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Rethinking rules of the game

In a competitive global economy, India must use regulations strategically

india, india economy, global economy, fastest growing economy, developing nations, china, china economy, india economic growth, india news India is positioned to build its policy institutions into effective tools supporting a broad range of benefits.

India surpassed China last year to become the world’s fastest-growing large economy. But India’s economic footprint, given its population, still remains small compared to the US, the European Union or China. It has much to learn from other economies yet must implement solutions that fit its unique circumstances. India especially needs an effective long-term regulatory system based on collaboration rather than the current top-down approach.

Regulations seek desirable outcomes yet are repeatedly used as political tools to push one agenda or another. Often, regulations fail to consider impacts on jobs and economic growth — or less restrictive alternatives. Regulations may be used to protect local markets at the expense of more widely shared prosperity in the future. Additionally, regulations inevitably result in numerous unintended consequences.

In today’s hyper-competitive global economy, regulations need to be viewed as “weapons” that seek cost-justified social and environmental benefits while improving the economic well-being of most citizens.

The US maintains sophisticated regulatory regimes designed to achieve policy goals such as reducing carbon emissions or improving workplace safety. While such goals are important, the regulatory process can be highly problematic, confusing and nuanced. There are three areas in the US system that could offer India an opportunity to improve its own processes.

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First, promulgating regulations is a lengthy and complicated process with input from government, industry and the public. However, the US agencies seldom make meaningful changes in response to such inputs because of biases

Towards the original goals and the structure of the proposed rule. Neglecting key voices results in much heavier burdens on the industry than might be otherwise realised.

India’s start-up economy, one of the most dynamic in the world, is an example where entrepreneurs and investors are wary of cumbersome red tape and ambiguous regulations. Many regulations and foreign exchange controls, for example, make it difficult to access funds and limit investments flows. Specifically, rules on foreign ownership in Indian companies complicate and delay investments. That’s among the reasons many venture capital-backed companies choose to launch outside of India.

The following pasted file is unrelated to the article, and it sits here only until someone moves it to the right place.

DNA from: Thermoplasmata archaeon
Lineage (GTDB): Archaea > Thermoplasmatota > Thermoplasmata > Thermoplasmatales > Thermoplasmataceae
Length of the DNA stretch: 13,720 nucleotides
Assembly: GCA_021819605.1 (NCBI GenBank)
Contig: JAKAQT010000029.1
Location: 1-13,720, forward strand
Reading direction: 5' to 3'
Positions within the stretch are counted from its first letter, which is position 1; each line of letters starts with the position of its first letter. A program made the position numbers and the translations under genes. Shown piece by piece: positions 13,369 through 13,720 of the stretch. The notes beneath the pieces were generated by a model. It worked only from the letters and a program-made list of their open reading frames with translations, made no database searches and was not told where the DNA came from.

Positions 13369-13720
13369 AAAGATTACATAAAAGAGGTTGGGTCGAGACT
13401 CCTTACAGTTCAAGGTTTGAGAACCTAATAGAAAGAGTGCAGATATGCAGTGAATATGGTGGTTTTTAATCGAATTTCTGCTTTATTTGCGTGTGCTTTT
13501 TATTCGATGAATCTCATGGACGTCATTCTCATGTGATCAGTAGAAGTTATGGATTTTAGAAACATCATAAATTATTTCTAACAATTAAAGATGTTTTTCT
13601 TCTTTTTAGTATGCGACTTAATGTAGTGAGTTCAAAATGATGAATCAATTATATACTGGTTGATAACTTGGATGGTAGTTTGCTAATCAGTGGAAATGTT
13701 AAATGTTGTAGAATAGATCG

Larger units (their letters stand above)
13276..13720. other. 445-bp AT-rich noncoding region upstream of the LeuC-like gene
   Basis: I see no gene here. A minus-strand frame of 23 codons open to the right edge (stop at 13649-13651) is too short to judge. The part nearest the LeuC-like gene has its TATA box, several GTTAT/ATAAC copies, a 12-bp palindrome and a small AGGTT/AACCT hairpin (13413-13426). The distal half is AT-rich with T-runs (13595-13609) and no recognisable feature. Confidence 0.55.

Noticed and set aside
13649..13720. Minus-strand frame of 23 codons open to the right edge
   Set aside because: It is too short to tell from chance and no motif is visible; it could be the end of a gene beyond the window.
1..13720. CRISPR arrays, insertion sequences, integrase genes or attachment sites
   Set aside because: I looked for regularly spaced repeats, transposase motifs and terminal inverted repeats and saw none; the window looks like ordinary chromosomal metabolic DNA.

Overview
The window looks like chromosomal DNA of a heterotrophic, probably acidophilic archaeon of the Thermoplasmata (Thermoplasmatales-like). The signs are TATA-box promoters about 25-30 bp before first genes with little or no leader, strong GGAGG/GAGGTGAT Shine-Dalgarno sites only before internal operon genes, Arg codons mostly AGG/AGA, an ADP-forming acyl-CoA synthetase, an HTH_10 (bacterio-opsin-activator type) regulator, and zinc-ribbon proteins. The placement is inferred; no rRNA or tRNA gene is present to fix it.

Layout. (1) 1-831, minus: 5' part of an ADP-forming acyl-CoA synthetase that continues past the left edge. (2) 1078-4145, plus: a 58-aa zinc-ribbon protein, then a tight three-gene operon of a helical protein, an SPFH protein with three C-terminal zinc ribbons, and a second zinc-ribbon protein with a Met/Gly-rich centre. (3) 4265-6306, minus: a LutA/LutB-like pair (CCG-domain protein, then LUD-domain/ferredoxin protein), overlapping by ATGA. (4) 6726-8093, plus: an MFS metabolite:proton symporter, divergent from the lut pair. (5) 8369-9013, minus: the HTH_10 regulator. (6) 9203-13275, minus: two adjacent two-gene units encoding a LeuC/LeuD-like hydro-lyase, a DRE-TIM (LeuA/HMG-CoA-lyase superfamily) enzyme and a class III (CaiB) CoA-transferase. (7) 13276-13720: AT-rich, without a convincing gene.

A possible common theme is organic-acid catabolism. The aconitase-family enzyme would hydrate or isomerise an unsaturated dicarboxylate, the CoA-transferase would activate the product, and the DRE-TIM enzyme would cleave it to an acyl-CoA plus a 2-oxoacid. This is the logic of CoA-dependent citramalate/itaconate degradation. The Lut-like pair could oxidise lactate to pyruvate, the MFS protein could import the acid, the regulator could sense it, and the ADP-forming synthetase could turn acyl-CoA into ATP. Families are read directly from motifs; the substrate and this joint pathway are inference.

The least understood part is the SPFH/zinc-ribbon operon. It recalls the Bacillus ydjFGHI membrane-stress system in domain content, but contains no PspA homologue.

A better approach would be to establish collaborative regulatory advisory committees with members from the private sector and other organisations representing different perspectives. These committees would ensure that regulations address appropriate Indian government concerns while stimulating economic activity and investments.

Second, the US regulatory agencies are required to complete impact assessments when issuing significant rules, those generally exceeding $100 million. Impact assessments should examine the trade-offs for any given regulation and provide an outline for reviews to determine whether goals were accomplished at intended costs.

Unfortunately, agencies sometimes do not use the assessment process as it was intended. One major problem is the requirement that the proposing agency conducts its own impact assessment. This conflict of interest results in overblown benefits and underestimated costs. Not to mention that such agencies are usually not equipped to conduct these analyses.


India is no exception to this challenge, especially in the environmental arena. India has an impressive number of environmental regulations. Yet the success of these regulations is not always positive or even understood.

Third, overlapping authorities of agencies at various levels has a detrimental influence on businesses, often driving up costs. This is compounded by a significant information gap between government agencies and companies that must comply. Lack of cooperation and review among agencies contributes to regulatory breakdowns. In worst-case scenarios, this results in economic activity being stymied.

India’s drug industry is one of the country’s most important economic engines, exporting $15 billion annually, but WHO estimates that one in five drugs made in India is fake. India’s drug regulator has inadequate capabilities and its authority is limited only to new drugs. Given its economic importance, there must be greater collaboration between the public and private sectors in order to address the areas of concern.

India is positioned to build its policy institutions into effective tools supporting a broad range of benefits — from improved working conditions and environmental conditions to job creation and economic growth. India would benefit from promoting deep collaboration and transparency between government and business in developing regulations, looking through the lens of global competitiveness instead of a single-issue perspective. Benchmarking global regulatory efforts is another way to better understand the consequences of regulation from a broader perspective.

Finally, regulatory agencies should welcome collaborative efforts to harmonise and simplify rules, and seek to achieve regulatory goals while reducing compliance costs and other burdens.

First published on: 05-07-2016 at 00:40 IST
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